A simple experiment, originally undertaken to test a new methodology, unexpectedly disproved the prevailing notion of cancer metabolism.
For more than 80 years, scientists have thought that cancer cells fuel their explosive growth by soaking up glucose from the blood, using its energy and atoms to crank out duplicate sets of cellular components. But is this really true? Work in a metabolomics laboratory at Washington University in St. Louis suggests not.
An enzyme secreted by the body’s fat tissue controls energy levels in the brain, according to new research led by Shin-ichiro Imai, MD, PhD, of the School of Medicine. The findings, in mice, underscore a role for the body’s fat tissue in controlling the brain’s response to food scarcity, and suggest there is an optimal amount of body fat for maximizing health and longevity.
Enzymes linked to diabetes and obesity appear to play key roles in arthritis and leukemia, potentially opening up new avenues for treating these diverse diseases, according to researchers Clay Semenkovich, MD, (left) and Irfan Lodhi, PhD, at the School of Medicine.
New research demonstrates that obesity does not always go hand in hand with metabolic changes in the body that can lead to diabetes, heart disease and stroke. Washington University School of Medicine researchers found that a subset of obese people do not have common metabolic abnormalities associated with obesity, and they don’t develop them when they gain more weight.
William H. Daughaday, MD, a leading diabetes researcher, world authority on growth hormone, and the former director of the metabolism division at Washington University School of Medicine in St. Louis, died after a long illness Friday, May 3, 2013, in Milwaukee. He was 95.
Resveratrol, an ingredient in red wine thought to improve insulin sensitivity, reduce risk of heart disease and increase longevity, does not appear to have those benefits in healthy women, according to new research from Washington University School of Medicine in St. Louis.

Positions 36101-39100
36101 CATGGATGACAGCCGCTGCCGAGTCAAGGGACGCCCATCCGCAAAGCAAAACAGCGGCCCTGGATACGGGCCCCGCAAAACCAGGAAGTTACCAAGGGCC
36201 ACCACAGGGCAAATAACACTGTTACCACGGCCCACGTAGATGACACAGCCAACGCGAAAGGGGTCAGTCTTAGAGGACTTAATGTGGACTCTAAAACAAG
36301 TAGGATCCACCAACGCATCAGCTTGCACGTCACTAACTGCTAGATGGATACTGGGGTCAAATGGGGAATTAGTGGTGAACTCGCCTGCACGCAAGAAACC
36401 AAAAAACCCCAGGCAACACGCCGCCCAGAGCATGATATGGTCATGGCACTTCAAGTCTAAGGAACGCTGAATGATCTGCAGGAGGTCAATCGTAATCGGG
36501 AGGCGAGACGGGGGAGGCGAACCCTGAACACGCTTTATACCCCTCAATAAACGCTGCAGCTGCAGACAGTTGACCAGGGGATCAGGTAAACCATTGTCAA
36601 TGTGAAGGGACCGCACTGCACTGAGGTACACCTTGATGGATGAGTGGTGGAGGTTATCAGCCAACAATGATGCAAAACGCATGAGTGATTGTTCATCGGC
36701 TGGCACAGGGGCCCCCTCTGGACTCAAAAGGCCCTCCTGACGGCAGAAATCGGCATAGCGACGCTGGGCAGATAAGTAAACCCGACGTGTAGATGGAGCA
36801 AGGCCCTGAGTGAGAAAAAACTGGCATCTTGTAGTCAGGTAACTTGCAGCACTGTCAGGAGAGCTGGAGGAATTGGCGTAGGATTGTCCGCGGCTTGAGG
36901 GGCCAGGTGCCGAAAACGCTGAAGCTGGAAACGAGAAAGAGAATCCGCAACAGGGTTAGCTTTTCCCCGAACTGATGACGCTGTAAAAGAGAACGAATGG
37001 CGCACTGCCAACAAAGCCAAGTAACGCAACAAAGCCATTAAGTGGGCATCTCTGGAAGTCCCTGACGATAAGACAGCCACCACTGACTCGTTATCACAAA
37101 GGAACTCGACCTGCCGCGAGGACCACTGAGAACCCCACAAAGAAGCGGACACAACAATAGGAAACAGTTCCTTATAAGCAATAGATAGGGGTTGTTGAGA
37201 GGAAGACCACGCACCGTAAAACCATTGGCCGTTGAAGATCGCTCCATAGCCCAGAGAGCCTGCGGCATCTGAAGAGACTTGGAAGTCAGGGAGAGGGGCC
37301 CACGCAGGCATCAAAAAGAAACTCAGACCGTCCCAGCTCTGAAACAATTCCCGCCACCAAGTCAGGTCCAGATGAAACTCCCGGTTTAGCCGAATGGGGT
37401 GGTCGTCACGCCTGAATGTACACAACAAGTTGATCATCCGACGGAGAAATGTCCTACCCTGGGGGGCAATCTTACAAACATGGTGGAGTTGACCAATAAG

Researchers at Washington University School of Medicine in St. Louis, led by Philip Stahl, PhD, professor of cell biology and physiology have identified a potent regulator of sensitivity to insulin, the hormone that controls blood sugar levels. The new findings may help scientists find better treatments for type 2 diabetes, obesity and other health problems caused by the body’s inability to properly regulate blood sugar.
Nutrition and longevity researchers, including Luigi Fontana, MD, PhD, have found more evidence that eating less may help people live longer. They report that individuals who significantly reduce their calorie intake have lower core body temperatures. Mice and rats consuming fewer calories also have lower core body temperatures, and they live significantly longer than littermates eating a standard diet.
The protein SIRT1 in the brain is tied into a mechanism that allows animals to survive when food is scarce, according to a new study at Washington University School of Medicine in St. Louis. The research suggests that SIRT1 may be involved with the life span-increasing effect of low-calorie diets, they report.